It has finally happened. After months of conjecture, debate and then a lengthy period of silence, several minor league baseball clubs that were eliminated as part of MLB’s restructuring have filed suit against MLB under the anti-trust laws. As a professor of sports law, one of my favorite topics is MLB’s historic anti-trust decision in Federal Baseball Club of Baltimore v. National League. It was written by Justice Oliver Wendell Holmes, arguably one of the greatest ever to serve on SCOTUS. The trick, however, is that it really ISN’T an anti-trust decision. Holmes never got to substantive anti-trust analysis because he determined that baseball, in 1921, was not interstate commerce, and so The Sherman Act did not apply.
After two retread opinions (Toolson v. New York Yankees and Flood v. Kuhn) in which SCOTUS declined to revisit the issue even while acknowledging its less than sterling legal underpinnings, we finally see the issue revisited. In the interim, it is worth noting that MLB itself supported The Curt Flood Act, which removed the exemption in so far as it applied to MLB labor matters. But, meanwhile, the exemption remains, providing protection most notably for the minor league farm system which has given fans like me the opportunity to enjoy baseball in its purest form.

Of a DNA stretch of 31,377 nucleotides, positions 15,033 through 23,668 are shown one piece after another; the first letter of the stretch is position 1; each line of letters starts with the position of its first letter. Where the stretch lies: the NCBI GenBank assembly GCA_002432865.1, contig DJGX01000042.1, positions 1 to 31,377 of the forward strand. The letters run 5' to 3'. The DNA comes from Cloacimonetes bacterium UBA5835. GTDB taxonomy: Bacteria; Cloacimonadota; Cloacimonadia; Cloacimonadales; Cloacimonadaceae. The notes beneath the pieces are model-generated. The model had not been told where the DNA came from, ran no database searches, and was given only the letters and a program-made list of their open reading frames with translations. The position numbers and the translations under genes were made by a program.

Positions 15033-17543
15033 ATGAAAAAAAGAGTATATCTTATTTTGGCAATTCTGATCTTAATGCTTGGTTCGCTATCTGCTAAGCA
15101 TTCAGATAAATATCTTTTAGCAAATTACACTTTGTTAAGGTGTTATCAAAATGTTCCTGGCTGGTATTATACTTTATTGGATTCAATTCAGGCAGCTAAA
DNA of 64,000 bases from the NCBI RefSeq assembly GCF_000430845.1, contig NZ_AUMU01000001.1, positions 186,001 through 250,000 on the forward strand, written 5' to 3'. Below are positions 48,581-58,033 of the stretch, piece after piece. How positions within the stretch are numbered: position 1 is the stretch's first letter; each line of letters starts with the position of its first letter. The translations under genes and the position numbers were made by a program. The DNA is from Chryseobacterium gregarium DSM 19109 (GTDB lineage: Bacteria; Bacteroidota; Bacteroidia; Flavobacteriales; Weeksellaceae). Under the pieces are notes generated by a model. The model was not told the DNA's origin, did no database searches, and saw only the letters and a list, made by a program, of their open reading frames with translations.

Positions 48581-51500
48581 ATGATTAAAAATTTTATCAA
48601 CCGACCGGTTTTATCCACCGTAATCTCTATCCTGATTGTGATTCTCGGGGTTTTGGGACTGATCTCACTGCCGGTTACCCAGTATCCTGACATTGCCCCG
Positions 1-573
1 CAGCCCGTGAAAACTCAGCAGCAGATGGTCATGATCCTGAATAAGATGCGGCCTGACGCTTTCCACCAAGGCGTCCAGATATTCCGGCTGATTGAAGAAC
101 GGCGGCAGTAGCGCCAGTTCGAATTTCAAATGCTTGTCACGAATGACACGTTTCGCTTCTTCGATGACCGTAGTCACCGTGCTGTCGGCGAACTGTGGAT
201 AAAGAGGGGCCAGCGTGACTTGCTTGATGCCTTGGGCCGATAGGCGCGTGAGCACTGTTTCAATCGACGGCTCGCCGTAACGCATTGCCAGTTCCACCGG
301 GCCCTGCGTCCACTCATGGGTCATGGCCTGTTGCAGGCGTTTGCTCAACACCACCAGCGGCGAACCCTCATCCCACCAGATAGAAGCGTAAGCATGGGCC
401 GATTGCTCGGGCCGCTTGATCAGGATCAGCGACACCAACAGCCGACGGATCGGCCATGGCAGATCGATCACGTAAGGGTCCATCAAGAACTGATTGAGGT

It was after MLB announced in February that it was reducing the number of minor league clubs to 120 from 160 that the rumblings began that an anti-trust challenge might be mounted yet again. Today, that case was filed. Nostalgic Partners LLC, d/b/a The Staten Island Yankees et al v. The Office of the Commissioner of Baseball will be heard in the Southern District of New York, assuming it survives what one assumes will be an immediate motion to dismiss by MLB counsel. Given the current makeup of SCOTUS, it will be interesting to see if MLB’s 100 year old anti-trust exemption will survive.